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Sharon McRae
India and Nepal 1998 (with kids)



Back to the family, we cruised along over what is one of the busiest, most dangerous stretches of highway in the country, the road to Jaipur, which eventually reaches Bombay. Our destination is Pushkar, a holy pilgrimage site in the state of Rajasthan, on the edge of the desert. Driving into Rajasthan, the scenery takes everyone’s mind off the pandemonium of the road. The fields take on the muted desert hues of ocher and brick, and the women’s saris, by contrast, get brighter by the mile. As we journey into the desert, many saris and turbans are neon-colored in yellow, green and orange, contrasting vividly against splashes of white and chestnut colored faces. We pass through numerous small towns that seem to derive their livelihood by harvesting marble. The dusty towns are busy with the polishing and transport of huge slabs of marble in virtually every hue. Camel-drawn carts move around the marble, and slabs are hoisted on the necks of an army of men; my back aches just watching these workers. The abundance of marble in this region is evident everywhere; the fence posts are marble a few slabs topped by a remnant of corrugated tin becomes a sturdy house.

Social Serenity

Travelling in India, for me, has always been an exercise in people watching and reflection. The landscape is interesting, the historic monuments are breathtaking, but the intensely interesting facets of everyday life take a front row seat. The people are, in a word, fascinating, both physically and spiritually. The wonderfully flowing saris, the grace of the spare, lean bodies, smoldering dark eyes and gleaming white smiles all mingle to create a symphony of physical beauty. The physical beauty is only enhanced by the spirituality that breeds a very calm, placid demeanor. It is not unusual to see people sitting (often sleeping) in the oddest places, such as atop a fence post. The Indian can make himself comfortable almost anywhere, and sustain motionlessness for hours on end. The motionless Indian is not idle; the piercing eyes betray the bustling activity of the mind. It is no wonder that many of the World’s great minds hail from this cerebral country. It is impossible to ever be bored in India. There is always some activity or inactivity to amaze or mystify the western visitor. The life of the people is a very public life: every act save the most private takes place on the street. People bathe, conduct business, wash laundry, cut hair, celebrate weddings, and perform funeral rites in full public view, a definite change from the western compulsion for privacy. The barriers that would exist in many societies are broken down out of necessity as India’s population heads to the billion mark. Confrontation does exist, but considering the numbers of people, the lack of privacy, the poverty, and perhaps most amazingly, the intensity and diversity of religious beliefs, I feel India should be commended on its serenity.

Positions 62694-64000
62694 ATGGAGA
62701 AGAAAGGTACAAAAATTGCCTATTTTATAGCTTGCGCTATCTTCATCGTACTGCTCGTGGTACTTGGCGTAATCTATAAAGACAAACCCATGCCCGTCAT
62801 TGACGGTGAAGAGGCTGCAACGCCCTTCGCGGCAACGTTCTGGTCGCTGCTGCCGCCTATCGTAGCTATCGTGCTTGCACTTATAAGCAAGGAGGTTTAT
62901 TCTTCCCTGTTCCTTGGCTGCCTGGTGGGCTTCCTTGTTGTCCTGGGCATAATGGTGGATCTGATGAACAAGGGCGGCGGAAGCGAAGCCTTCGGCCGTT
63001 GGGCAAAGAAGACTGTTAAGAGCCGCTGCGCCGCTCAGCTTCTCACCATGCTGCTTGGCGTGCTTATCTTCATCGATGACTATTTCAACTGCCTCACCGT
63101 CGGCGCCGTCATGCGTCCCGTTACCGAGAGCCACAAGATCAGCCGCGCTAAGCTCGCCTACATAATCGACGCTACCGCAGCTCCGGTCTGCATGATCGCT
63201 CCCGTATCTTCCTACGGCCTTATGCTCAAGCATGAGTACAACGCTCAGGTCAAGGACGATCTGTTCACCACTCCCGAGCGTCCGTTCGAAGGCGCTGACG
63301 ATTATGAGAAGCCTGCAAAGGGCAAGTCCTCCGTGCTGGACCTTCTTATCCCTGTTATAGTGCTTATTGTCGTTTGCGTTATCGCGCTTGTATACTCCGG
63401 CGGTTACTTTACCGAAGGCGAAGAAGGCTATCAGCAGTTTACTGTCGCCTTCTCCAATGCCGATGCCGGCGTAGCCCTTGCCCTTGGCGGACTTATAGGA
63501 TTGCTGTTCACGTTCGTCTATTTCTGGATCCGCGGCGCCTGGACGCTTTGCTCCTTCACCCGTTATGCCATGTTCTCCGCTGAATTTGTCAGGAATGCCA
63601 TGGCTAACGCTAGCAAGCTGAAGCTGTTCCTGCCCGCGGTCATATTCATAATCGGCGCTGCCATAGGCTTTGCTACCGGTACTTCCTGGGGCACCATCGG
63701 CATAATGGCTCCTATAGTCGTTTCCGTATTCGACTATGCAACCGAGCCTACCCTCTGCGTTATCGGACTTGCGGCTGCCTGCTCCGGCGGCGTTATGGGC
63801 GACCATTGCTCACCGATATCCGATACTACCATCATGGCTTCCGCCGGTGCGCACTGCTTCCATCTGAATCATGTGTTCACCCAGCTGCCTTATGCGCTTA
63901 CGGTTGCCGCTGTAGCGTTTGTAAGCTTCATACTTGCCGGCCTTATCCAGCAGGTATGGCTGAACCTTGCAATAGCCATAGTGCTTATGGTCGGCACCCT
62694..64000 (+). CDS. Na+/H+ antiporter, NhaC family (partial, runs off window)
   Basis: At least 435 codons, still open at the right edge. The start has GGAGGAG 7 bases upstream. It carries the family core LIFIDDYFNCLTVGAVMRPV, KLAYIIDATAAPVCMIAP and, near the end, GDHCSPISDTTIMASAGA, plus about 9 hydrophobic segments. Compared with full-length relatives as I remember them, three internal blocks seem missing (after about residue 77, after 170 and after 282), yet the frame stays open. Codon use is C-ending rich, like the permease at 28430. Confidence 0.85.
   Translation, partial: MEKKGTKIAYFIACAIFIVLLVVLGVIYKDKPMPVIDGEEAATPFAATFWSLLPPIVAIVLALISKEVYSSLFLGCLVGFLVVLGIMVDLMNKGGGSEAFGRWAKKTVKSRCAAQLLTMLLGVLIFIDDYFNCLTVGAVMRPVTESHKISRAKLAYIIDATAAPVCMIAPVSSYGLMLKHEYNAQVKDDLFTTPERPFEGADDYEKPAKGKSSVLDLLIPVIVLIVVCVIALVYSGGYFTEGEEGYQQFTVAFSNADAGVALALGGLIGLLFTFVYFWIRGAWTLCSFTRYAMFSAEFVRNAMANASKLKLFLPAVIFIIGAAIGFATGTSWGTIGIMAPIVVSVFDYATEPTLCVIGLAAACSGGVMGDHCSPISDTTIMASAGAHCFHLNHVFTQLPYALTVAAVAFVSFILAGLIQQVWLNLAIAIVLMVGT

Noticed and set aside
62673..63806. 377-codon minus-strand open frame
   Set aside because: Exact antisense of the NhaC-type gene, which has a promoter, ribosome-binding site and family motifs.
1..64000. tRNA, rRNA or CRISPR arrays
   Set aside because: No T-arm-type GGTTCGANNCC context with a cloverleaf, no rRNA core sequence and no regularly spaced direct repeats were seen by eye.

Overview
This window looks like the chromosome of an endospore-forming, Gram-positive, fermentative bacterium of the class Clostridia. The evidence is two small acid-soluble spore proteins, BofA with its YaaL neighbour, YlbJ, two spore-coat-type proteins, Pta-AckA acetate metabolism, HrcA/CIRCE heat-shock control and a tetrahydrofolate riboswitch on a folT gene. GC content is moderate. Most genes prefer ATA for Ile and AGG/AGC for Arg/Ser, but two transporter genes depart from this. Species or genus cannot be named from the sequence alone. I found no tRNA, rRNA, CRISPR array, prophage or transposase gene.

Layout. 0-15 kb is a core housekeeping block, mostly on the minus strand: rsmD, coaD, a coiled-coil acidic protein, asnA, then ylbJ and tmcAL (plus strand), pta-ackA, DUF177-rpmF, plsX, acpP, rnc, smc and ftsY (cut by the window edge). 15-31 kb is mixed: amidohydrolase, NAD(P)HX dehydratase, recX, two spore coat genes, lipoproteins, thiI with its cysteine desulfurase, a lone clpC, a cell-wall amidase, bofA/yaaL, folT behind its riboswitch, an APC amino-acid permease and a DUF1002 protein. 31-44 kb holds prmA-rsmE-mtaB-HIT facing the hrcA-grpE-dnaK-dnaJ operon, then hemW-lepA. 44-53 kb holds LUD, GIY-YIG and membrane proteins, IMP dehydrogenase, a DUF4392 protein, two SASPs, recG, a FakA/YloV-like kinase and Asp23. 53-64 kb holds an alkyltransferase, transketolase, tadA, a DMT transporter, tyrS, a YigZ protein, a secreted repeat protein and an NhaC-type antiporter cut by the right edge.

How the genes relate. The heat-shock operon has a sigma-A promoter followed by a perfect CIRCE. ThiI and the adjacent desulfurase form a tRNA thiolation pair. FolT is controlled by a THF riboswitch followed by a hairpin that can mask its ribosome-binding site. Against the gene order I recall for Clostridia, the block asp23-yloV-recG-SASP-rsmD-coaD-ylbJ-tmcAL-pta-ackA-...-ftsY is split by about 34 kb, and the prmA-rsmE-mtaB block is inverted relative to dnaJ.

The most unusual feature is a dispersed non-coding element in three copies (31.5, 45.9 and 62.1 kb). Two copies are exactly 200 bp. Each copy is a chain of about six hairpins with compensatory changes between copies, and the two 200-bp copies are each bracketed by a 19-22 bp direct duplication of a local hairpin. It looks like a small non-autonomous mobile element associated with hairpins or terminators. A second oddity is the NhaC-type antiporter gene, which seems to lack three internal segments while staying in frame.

Palaces of Pink

We arrive in Jaipur in the late afternoon and settle into our "luxury" room in a hotel. The amenities of a luxury room all seem to revolve around the plumbing. To date in India we’ve been rather fortunate in that we’ve had a private bath and that the bathroom has had a western toilet. The shower facilities of our hotels have been, well, typically Asian; the water does not come out of the showerhead high on the wall, but rather out of a tap placed at about waist level. The showers are also not enclosed, so the whole room becomes somewhat of a swamp, and you must remember to remove that precious commodity, the roll of toilet paper, before bathing. This luxury room has a sink, a toilet, and a shower in a tub, with a curtain, I luxuriate in standing under the stream of tepid water.